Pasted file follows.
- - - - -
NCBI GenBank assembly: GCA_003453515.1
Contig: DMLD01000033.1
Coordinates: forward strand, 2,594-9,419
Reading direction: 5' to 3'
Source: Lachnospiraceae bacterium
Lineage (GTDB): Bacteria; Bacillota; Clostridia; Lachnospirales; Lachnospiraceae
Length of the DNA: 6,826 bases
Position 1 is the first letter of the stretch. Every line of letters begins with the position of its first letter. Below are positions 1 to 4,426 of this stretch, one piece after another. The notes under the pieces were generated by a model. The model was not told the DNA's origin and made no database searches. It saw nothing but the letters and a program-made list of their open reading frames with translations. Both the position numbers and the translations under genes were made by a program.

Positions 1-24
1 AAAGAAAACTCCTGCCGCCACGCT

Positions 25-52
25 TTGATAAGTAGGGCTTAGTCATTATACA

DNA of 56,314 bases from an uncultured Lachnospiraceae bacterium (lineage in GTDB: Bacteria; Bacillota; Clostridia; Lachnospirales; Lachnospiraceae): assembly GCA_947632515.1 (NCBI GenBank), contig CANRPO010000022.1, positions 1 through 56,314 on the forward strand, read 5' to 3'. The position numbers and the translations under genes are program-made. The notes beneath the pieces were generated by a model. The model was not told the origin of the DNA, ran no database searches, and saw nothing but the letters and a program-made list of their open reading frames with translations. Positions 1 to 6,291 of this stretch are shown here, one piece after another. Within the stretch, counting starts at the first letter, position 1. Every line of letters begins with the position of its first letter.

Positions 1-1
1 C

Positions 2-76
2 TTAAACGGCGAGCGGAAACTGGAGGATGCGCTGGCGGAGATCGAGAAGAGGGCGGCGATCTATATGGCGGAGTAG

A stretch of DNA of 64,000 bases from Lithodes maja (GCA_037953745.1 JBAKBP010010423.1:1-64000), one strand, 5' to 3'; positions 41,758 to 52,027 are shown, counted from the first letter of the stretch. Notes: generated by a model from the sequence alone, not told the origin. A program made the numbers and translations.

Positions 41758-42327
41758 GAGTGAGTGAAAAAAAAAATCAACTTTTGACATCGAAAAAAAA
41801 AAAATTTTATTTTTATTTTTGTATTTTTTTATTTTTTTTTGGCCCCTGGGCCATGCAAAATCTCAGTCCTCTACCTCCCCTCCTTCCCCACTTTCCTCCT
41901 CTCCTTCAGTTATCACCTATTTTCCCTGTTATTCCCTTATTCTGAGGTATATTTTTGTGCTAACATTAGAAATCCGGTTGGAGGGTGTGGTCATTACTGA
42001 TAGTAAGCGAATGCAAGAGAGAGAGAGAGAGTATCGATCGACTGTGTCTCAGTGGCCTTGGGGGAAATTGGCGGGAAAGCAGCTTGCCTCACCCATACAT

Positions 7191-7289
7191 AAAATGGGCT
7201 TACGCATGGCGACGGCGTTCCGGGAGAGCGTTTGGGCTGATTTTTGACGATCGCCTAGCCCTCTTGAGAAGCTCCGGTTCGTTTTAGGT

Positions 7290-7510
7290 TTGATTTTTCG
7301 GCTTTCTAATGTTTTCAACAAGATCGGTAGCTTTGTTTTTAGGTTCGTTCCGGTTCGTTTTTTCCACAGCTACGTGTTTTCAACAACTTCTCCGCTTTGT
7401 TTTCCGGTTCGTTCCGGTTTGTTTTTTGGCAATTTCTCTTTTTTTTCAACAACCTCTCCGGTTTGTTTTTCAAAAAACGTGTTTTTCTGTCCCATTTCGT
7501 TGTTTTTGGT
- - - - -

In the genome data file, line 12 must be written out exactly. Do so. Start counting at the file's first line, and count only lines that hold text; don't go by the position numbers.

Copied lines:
25 TTGATAAGTAGGGCTTAGTCATTATACA